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A Historic Gift
February 27, 2011
Donation of collection and $5 million will launch new museum and study center focused on the city of Washington.
Albert H. Small, a 2009 recipient of the Presidential Humanities Medal, is donating his unparalleled collection on the history of Washington, D.C., to GW.
Mr. Small’s Washingtoniana collection will be permanently displayed in the 156-year-old Woodhull House and a to-be-constructed adjacent museum on campus. The museum will include galleries and space for academic and scholarly activity. A $5 million gift from Mr. Small will support the renovation of the Woodhull House and construction of the new museum.
“Albert Small, a native Washingtonian, has methodically assembled the single most significant and extensive collection in private hands relating to the history and development of Washington and the District of Columbia,” says Chris Coover, senior specialist, books and manuscripts, at Christie’s in New York.
“Small’s remarkable collection – some 50 years in the making and impossible to duplicate today – is a treasure trove of rare maps, drawings, letters and documents, lithographs, books and ephemera, and is a testament to his passionate enthusiasm as a collector,” says Mr. Coover.
GW President Steven Knapp says the collection will provide “unparalleled opportunities not only for our current students and scholars but also for future generations to study the history of our nation through the study of this nation’s capital.”
The Woodhull House, located at 21st and G streets, NW, will be renamed the Historic Woodhull House, Home of the Albert H. Small Washingtoniana Collection. A prominent space in the new museum will be named the Albert H. Small Center for National Capital Area Studies.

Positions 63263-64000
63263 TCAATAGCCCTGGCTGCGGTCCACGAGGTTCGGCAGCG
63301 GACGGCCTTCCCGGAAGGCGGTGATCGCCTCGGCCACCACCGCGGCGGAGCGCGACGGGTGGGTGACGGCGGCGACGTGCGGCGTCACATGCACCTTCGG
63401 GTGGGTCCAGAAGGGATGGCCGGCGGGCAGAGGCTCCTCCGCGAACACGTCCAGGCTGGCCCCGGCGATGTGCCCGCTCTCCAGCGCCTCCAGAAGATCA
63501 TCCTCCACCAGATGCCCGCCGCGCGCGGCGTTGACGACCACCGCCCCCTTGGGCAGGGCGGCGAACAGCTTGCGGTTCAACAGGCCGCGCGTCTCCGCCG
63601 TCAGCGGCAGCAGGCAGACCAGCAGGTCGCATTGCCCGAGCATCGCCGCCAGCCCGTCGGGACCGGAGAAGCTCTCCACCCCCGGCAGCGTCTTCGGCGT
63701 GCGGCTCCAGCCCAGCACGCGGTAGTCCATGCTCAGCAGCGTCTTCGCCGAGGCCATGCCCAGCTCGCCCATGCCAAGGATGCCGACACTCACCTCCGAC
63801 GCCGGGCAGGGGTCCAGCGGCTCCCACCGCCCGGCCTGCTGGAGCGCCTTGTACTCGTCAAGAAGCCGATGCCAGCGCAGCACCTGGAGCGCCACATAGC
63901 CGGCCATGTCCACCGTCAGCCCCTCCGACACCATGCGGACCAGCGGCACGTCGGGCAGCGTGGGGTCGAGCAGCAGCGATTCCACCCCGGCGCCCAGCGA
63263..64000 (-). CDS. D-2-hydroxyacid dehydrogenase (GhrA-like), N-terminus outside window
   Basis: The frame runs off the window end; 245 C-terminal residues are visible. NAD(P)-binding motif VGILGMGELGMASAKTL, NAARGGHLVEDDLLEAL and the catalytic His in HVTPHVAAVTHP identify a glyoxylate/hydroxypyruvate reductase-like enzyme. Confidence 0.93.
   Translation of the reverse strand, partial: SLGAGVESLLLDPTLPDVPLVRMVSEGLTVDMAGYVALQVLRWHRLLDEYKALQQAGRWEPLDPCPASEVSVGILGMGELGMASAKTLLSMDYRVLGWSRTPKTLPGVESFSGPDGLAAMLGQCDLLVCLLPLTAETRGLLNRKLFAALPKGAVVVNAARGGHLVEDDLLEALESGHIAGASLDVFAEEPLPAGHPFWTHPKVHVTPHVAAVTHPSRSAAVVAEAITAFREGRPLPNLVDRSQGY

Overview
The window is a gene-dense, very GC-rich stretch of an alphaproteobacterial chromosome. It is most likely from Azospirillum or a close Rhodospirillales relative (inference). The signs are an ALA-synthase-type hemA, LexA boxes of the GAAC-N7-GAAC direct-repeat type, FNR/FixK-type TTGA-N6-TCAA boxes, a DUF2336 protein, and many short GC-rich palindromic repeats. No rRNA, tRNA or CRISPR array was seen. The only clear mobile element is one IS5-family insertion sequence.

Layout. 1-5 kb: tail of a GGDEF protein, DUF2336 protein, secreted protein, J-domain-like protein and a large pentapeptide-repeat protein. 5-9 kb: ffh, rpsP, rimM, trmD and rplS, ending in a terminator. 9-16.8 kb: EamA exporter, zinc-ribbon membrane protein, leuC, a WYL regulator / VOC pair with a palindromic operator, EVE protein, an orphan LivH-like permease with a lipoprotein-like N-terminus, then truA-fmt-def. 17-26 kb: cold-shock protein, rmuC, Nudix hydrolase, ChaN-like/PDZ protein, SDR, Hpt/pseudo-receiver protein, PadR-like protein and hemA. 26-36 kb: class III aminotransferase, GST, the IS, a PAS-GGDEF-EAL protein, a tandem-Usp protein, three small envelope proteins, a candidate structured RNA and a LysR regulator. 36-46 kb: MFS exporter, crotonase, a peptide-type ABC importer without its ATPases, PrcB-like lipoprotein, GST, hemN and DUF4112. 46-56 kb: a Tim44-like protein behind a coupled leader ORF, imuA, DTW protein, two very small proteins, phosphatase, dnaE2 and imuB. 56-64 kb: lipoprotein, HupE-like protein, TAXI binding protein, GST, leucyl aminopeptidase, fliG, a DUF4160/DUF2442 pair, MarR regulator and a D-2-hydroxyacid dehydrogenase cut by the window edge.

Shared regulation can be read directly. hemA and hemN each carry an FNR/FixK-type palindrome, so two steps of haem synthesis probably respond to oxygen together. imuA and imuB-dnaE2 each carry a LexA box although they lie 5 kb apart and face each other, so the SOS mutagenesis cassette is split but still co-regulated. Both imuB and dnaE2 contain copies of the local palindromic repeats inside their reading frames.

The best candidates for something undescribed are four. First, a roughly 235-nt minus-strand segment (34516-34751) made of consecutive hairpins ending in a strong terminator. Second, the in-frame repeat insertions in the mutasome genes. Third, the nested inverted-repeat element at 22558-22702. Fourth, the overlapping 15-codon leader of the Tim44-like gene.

The center will integrate the collection into a wide range of academic studies, including American and Washington, D.C., history; George Washington and his impact on our country; geography; museum studies and programs; and public lectures. The collection will also be digitized for the Internet.
“What most influenced my thinking was the idea of making my collection the centerpiece of a broad range of studies and symposia at the university, which will allow future generations to understand and appreciate an important part of America’s history,” says Mr. Small.
The donation to GW builds on Mr. Small’s long history of preserving and sharing America’s heritage. In 2005, he donated the earliest known image of the White House – a watercolor done in 1801 by J. Benford – to the White House, where it now hangs. The University of Virginia was the recipient in 2004 of Small’s collection on the Declaration of Independence, where it is housed in the Albert and Shirley Small Special Collections Library.
“The university is deeply honored to be the recipient and guardian of such a historic collection,” says Robert Perry, chairman and president of the National Trust for the Humanities and a GW trustee.
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